I John: Sin and Death.

16 If anyone sees his brother committing a sin not leading to death, he shall ask, and God will give him life—to those who commit sins that do not lead to death. There is sin that leads to death; I do not say that one should pray for that. 17 All wrongdoing is sin, but there is sin that does not lead to death.” (I John 5:16-17)

Well, to say we have some work to do with these two verses is an understatement. What exactly is John referring to when he says there is sin not leading to death and at the same time a sin that leads to death? Is he contradicting himself? What does he mean and how do these verses apply to believers today?

Let us review the definition of sin. Sin (ἁμαρτίαν; hamartian) means to engage in wrongdoing. It is to do that which is contrary to will and the law of God. Sin is committing and being evil.  

One of Dr. R. C. Sproul’s most often quoted statements is, “Sin is cosmic treason.” He elaborates by also saying, “Sin is treason against a perfectly pure Sovereign. It is an act of supreme ingratitude toward the One to whom we owe everything, to the One who has given us life itself. Have you ever considered the deeper implications of the slightest sin, of the most minute peccadillo? What are we saying to our Creator when we disobey Him at the slightest point? We are saying no to the righteousness of God. We are saying, ‘God Your law is not good. My judgement is better than Yours. Your authority does not apply to me. I am above and beyond Your jurisdiction. I have the right to do what I want to do, not what You command me to do’.”

The Apostle John explains to the church that if a brother in Christ observes another believer committing a sin not immediately leading to physical death that he should pray for that brother who is engaged in sin. In so doing, the promise is given that God will spare the willful, sinning believer.

The phrase, a sin that does not lead to death, means not punished by death. The distinction John makes is between sins for which physical death is a rapid consequence and sins for which it is not.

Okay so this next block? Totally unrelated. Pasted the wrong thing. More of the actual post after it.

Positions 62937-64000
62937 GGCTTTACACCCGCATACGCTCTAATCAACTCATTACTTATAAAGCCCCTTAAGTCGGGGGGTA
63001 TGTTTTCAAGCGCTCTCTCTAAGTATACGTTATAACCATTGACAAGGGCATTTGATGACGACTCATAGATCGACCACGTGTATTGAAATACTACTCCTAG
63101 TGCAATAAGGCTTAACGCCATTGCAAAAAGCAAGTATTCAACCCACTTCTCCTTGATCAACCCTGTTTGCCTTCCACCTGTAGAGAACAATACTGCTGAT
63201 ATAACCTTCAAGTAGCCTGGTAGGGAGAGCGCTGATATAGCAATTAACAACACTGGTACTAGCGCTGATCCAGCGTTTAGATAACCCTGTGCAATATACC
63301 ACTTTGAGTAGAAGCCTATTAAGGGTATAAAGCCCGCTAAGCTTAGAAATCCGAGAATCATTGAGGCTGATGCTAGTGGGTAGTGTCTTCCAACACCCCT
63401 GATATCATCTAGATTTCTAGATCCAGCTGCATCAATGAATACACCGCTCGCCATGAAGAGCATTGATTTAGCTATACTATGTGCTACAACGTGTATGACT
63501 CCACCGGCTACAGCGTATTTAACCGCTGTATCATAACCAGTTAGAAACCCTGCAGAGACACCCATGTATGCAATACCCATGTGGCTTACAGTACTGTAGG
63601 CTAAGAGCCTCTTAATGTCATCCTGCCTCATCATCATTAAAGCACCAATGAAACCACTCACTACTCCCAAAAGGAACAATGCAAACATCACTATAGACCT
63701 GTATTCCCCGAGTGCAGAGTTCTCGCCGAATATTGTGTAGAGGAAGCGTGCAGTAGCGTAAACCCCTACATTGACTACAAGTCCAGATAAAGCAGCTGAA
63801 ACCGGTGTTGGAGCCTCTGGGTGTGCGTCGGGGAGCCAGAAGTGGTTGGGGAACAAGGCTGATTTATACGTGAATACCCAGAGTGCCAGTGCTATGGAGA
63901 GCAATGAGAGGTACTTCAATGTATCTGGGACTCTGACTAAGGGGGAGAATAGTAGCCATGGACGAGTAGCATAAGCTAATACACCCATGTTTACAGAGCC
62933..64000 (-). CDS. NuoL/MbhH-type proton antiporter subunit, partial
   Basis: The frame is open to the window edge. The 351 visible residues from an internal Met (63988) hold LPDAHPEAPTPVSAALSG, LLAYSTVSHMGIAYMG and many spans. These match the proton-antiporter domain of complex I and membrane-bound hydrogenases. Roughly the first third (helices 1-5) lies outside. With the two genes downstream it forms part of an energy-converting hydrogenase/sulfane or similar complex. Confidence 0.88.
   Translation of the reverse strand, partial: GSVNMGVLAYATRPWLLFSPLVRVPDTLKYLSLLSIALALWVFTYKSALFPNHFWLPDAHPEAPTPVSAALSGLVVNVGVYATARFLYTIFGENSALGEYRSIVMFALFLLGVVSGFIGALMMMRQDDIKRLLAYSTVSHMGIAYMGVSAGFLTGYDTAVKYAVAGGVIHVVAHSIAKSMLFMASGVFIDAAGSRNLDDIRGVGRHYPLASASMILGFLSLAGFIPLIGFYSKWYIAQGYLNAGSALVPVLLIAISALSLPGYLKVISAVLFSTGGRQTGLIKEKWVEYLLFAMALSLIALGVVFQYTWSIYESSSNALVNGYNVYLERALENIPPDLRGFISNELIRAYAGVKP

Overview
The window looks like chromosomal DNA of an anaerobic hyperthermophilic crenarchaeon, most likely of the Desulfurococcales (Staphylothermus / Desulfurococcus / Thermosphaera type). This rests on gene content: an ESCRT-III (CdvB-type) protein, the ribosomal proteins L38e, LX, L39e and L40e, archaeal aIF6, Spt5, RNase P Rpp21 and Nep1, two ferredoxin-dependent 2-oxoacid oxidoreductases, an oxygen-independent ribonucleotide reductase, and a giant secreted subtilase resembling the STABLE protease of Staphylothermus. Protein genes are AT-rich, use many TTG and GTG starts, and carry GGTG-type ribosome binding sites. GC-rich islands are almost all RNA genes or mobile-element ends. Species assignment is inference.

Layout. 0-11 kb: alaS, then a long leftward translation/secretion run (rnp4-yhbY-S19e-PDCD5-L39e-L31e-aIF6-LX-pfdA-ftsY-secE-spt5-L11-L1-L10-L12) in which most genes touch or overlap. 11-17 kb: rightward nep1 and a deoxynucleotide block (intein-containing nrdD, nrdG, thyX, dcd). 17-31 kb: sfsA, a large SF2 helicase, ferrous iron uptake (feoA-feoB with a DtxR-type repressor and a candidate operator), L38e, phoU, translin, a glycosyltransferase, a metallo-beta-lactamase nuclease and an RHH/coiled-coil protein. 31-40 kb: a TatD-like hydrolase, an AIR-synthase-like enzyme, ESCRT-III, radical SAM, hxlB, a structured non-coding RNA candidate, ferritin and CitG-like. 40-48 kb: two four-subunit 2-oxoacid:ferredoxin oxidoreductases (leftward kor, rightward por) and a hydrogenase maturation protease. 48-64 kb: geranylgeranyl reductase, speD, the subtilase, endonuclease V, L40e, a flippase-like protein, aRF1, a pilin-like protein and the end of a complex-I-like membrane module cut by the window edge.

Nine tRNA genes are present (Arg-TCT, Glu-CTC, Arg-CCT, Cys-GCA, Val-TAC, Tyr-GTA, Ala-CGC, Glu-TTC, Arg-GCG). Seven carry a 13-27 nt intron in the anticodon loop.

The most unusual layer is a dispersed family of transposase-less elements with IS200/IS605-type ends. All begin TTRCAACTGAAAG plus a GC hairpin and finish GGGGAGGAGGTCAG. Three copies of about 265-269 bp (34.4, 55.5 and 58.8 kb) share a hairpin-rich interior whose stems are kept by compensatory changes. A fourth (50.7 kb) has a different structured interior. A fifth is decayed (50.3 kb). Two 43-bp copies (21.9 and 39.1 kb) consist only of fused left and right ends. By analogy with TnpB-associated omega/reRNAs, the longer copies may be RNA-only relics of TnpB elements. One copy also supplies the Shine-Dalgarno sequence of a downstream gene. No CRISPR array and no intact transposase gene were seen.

Dr. John Walvoord explains, “Verses 16–17 have been much discussed. But they should not have occasioned as much difficulty as they have. Sometimes a Christian may sin so seriously that God judges that sin with swift physical death: “a sin that leads to death.” Ananias and Sapphira are cases in point (Acts 5:1–11). But most of the sins which one sees a Christian brother commit are not of such a nature, as their common occurrence shows. For these, a believer ought to pray, knowing that any sin—if continued in long enough—is a threat to a fellow Christian’s life (cf. James 5:19–20; also cf. Prov. 10:27; 11:19; 13:14; 19:16). Thus the restoration of a brother may secure a prolonging of his physical life.”

Just because the Apostle John makes a distinction between sin which does not lead to death, and that which does, should not make any believer come to the conclusion they may sin with impunity. We must remember that sin, whether it results in immediate physical death or not, is cosmic treason.

Dr. John MacArthur concludes our devotional this morning by explaining that, “John illustrates praying according to God’s will with the specific example of the “sin that leads to death.” Such a sin could be any premeditated and unconfessed sin that causes the Lord to determine to end a believer’s life. It is not one particular sin like homosexuality or lying, but whatever sin is the final one in the tolerance of God. Failure to repent of and forsake sin may eventually lead to physical death as a judgment of God (Acts 5:1–111 Cor. 5:5; 11:30). No intercessory prayer will be effective for those who have committed such deliberate high-handed sin, i.e., God’s discipline with physical death is inevitable in such cases as he seeks to preserve the purity of his church.”

 May the Lord’s truth and grace be found here.

Soli deo Gloria!


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